Last 3 Books

By , December 4, 2022 6:09 pm

It has been a while since I’ve reported on recently read books. Taking the TTC still allows me lots of time to read, mostly in the mornings when service is more reliable. It’s hard to read standing up on the way home.

Val recommended this book to me after he read it. Val and I don’t always enjoy the same kinds of books, however, we both enjoyed this one.

I had never heard of Elamin Abdelmahmoud even though I’m a CBC person. He’s a CBC host, apparently, but his field is popular culture so I would never have known about him. I’m rather an outsider when it comes to popular culture. His book, in a nutshell, is about immigrating to Canada at a young age from Sudan. The glitch: he moved to Kingston, Ontario, where he came to learn he was seen as Black in Canada. He writes about this with humour and sensitivity. It was a great book for a white person such as me who has had no life experience of having to fit in.

Elamin definitely has an interesting personality. His writing is sweet and quirky and metaphorical. Highway 401, seen on the cover, emerges as the dominant metaphor in his life as he travels up and down, from his restricted life at home in Kingston with his family to his new and more freeing opportunities down the road in Toronto and beyond.

Elamin came to love wrestling, particularly writing fantasy wrestling scenarios. Who had ever heard of this? It got him into writing. He became very methodical about it. And thankfully so for he has written a great gem.

Since I had enjoyed Val’s recommendation of “Son of Elsewhere” so much, I asked him to suggest another book for me as I had nothing lined up. The previous two books I had read were kind of fast moving so I wanted something longer. He went with Daniel Kahneman’s “Thinking Fast and Slow.” Wow, what a different kind of book. Very heavy and academic, but also really well written, funny at times.

The last time I read a book with a section on economics was in a biography of Karl Marx. The chapter on his economic views for Das Kapital put me to sleep. I hardly ever skim over a chapter when reading. This time I made it through an entire 400-page book by an economist – well, he’s actually a psychologist. That’s mostly because he is a very entertaining writer. I loved it when he totally dissed people who pick stocks. It’s just the law of averages, he says. More so than the material, I enjoyed Kahneman’s descriptions of the life of a professor. Interesting life. His wife, it turns out as revealed in the post-script, is also a great writer. She wrote short summaries at the end of each chapter that made the complex psychological concepts much more digestible.

The major theme of the book is that our brain has two systems: one that think quickly and without deep consideration; the other that considers and analyzes. If we can learn more about these systems, we can make better decisions and become more aware of when we’re not making decisions at all. I find a lot of this applicable to my job as a teacher. However, most likely I’ll forget it because it’s so complex. That is the current state of my brain (my memory).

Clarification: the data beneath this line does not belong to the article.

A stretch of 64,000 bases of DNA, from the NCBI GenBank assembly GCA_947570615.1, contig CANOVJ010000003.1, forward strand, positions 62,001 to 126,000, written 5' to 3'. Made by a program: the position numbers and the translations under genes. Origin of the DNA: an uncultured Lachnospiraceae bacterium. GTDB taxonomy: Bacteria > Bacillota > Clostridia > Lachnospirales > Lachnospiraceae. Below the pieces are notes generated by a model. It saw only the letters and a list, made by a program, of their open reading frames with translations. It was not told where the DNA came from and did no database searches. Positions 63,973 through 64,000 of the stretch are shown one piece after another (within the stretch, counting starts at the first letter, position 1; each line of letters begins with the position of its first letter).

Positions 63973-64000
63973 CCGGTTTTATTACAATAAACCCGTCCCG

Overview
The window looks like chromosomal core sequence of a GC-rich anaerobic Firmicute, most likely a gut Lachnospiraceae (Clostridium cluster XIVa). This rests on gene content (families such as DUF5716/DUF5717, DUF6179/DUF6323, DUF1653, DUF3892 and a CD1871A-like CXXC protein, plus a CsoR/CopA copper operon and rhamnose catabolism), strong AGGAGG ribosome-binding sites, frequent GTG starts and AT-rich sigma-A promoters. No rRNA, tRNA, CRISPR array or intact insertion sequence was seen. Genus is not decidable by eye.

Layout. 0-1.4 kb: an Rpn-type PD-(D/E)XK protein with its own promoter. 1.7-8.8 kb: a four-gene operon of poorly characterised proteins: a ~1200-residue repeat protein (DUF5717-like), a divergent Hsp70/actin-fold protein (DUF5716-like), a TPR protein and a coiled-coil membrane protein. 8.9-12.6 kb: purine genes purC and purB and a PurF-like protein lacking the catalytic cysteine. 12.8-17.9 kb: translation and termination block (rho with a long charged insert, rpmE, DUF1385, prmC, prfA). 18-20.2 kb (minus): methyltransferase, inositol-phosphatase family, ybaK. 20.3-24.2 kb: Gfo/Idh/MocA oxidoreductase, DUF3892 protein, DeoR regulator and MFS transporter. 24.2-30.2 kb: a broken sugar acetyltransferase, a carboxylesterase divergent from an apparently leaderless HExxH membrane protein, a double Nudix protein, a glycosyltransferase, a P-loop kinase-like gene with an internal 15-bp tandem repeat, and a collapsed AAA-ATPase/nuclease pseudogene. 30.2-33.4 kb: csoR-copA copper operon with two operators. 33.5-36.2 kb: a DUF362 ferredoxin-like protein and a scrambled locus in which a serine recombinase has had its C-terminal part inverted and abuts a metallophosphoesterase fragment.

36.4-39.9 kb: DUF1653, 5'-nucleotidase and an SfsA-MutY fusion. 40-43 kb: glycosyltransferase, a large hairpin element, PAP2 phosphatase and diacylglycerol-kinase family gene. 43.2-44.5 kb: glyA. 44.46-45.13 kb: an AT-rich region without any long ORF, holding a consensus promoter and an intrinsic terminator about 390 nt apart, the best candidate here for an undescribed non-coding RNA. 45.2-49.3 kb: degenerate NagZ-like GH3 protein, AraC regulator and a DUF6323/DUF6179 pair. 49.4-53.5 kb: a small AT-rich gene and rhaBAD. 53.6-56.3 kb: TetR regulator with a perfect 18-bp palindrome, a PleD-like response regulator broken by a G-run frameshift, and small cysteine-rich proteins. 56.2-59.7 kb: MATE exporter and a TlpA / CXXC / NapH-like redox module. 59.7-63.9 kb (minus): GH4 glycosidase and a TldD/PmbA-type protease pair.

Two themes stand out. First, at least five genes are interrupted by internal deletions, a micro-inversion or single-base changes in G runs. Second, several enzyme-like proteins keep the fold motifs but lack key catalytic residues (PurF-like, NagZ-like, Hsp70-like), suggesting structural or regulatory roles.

Last year I attended an equity workshop that mentioned this book by Beverly Tatum, originally published in 1997. When I saw this 20th anniversary edition in my local bookstore I jumped at it. And that was not a mistake.

The first chapter, a prologue written in 2017 after the Obama years and just as Trump was elected, was a highly depressing summary of the history of the last 20 years in the US replete with police shootings and entrenched white supremacy.

The premise of this beautifully written, personal and heartfelt book is that all children and teenagers, regardless of race, develop their racial/ethnic/cultural identities in their social contexts, whether that’s in situations where they’re in the majority or the minority.

Even though the book is American, I found it really helpful for prompting me to consider my students’ identity development processes. I sincerely hope that the Canadian context is different the American one, though this may be inherently naïve. Like all equity materials I have read over the past few years, it reminds me that racism is best understood as institutional, systemic.

One resource that Tatum relies on often is comments from students in her past university seminars on racial awareness. I found these the best parts of the book, honestly addressing the challenges of all kinds of students in living in a rapidly changing world. I loved reading their words, first person. Tatum is an optimistic – some might say slightly naïve, person who feels change is possible through hard work and deliberate interactions between people of different backgrounds overcoming their fears, ignorance, and lack of past experience.

This line really got my attention on the subway: “Institutional policies and practices are created and carried out by individuals, and when those individuals have homogeneous social networks, they too often lack empathy for those whose lives are outside their own frame of reference. I believe opening social networks and closing the empathy gap is a step toward bringing about positive change (Tatum, 345-46).”

I don’t have a next book. This one was really hard to top.

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